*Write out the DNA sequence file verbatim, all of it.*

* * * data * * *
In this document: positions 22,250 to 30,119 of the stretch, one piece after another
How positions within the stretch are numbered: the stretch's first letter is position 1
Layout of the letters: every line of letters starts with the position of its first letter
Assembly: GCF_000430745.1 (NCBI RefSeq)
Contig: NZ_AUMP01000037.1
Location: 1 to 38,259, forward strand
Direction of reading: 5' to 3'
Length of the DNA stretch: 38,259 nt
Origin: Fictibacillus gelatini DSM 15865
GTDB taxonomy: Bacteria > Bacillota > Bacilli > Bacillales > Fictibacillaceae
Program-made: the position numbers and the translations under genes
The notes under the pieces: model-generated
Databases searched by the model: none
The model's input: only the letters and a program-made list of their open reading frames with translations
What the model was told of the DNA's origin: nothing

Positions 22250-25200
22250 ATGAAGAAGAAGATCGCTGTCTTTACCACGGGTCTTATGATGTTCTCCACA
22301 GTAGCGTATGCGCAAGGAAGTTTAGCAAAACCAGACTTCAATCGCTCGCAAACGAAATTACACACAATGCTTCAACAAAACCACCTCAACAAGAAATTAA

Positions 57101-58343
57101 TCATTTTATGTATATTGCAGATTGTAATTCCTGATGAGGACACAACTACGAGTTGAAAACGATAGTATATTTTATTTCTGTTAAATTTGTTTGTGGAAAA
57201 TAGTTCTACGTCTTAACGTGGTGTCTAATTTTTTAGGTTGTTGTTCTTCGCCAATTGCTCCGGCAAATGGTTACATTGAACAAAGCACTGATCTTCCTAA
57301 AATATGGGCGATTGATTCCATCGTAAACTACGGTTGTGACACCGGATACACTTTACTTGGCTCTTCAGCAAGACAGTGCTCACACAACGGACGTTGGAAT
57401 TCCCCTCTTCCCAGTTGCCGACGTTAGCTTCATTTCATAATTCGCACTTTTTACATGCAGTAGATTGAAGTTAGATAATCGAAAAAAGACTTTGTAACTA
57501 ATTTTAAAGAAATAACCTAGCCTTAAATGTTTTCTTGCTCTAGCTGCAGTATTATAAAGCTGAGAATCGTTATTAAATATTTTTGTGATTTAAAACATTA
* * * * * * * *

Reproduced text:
In this document: positions 22,250 to 30,119 of the stretch, one piece after another
How positions within the stretch are numbered: the stretch's first letter is position 1
Layout of the letters: every line of letters starts with the position of its first letter
Assembly: GCF_000430745.1 (NCBI RefSeq)
Contig: NZ_AUMP01000037.1
Location: 1 to 38,259, forward strand
Direction of reading: 5' to 3'
Length of the DNA stretch: 38,259 nt
Origin: Fictibacillus gelatini DSM 15865
GTDB taxonomy: Bacteria > Bacillota > Bacilli > Bacillales > Fictibacillaceae
Program-made: the position numbers and the translations under genes
The notes under the pieces: model-generated
Databases searched by the model: none
The model's input: only the letters and a program-made list of their open reading frames with translations
What the model was told of the DNA's origin: nothing

Positions 22250-25200
22250 ATGAAGAAGAAGATCGCTGTCTTTACCACGGGTCTTATGATGTTCTCCACA
22301 GTAGCGTATGCGCAAGGAAGTTTAGCAAAACCAGACTTCAATCGCTCGCAAACGAAATTACACACAATGCTTCAACAAAACCACCTCAACAAGAAATTAA

Positions 57101-58343
57101 TCATTTTATGTATATTGCAGATTGTAATTCCTGATGAGGACACAACTACGAGTTGAAAACGATAGTATATTTTATTTCTGTTAAATTTGTTTGTGGAAAA
57201 TAGTTCTACGTCTTAACGTGGTGTCTAATTTTTTAGGTTGTTGTTCTTCGCCAATTGCTCCGGCAAATGGTTACATTGAACAAAGCACTGATCTTCCTAA
57301 AATATGGGCGATTGATTCCATCGTAAACTACGGTTGTGACACCGGATACACTTTACTTGGCTCTTCAGCAAGACAGTGCTCACACAACGGACGTTGGAAT
57401 TCCCCTCTTCCCAGTTGCCGACGTTAGCTTCATTTCATAATTCGCACTTTTTACATGCAGTAGATTGAAGTTAGATAATCGAAAAAAGACTTTGTAACTA
57501 ATTTTAAAGAAATAACCTAGCCTTAAATGTTTTCTTGCTCTAGCTGCAGTATTATAAAGCTGAGAATCGTTATTAAATATTTTTGTGATTTAAAACATTA